The mass flight of refugees from Ukraine has created a humanitarian crisis that dwarfs anything Europe has seen since World War II. More than four million people have poured into neighboring countries, and as long as Russia’s savage war continues, millions more will flee. Already, the flow of refugees from Ukraine is far greater than the number from Syria, Afghanistan and Iraq who fled to Europe in 2015, upending European politics.

Europe’s initial reaction to the flight from Ukraine has been an impressive show of solidarity, given how suddenly the crisis exploded. Refugees, most of whom are women and children, because most men are required to stay behind in Ukraine to fight, have been welcomed and housed even as their numbers swell.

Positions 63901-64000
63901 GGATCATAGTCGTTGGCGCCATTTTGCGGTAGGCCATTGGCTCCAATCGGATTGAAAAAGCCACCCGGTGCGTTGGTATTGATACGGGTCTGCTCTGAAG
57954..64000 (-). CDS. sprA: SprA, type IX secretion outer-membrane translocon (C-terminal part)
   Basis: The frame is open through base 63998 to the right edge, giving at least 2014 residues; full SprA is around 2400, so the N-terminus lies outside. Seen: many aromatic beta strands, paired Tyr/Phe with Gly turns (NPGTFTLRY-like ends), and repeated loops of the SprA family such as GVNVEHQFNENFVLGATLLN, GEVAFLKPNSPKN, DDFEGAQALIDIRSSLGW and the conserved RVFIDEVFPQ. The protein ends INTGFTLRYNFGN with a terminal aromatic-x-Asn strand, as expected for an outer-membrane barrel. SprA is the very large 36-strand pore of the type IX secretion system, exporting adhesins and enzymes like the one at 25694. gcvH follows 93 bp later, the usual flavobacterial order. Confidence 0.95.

But the scale of this crisis is staggering, and it is still in its early stages. Coping with it will demand more coordination, imagination, funds and determination both within Europe and by the United States and allies elsewhere. Existing refugee centers should receive far more assistance, and ways need to be found to encourage refugees to move on to countries that have more capacity to host them. Preparations should also be made now to help Ukrainians return home, should a lasting peace eventually take hold.

Opening the doors wide to European refugees raises an inevitable comparison to the treatment of refugees from Syria, Afghanistan and other countries. About 16,000 people remain in refugee camps in Greece, and many of them are going hungry because they lack the same rights that are being guaranteed to Ukrainians. But the answer to a double standard cannot be to close the doors to Ukrainians.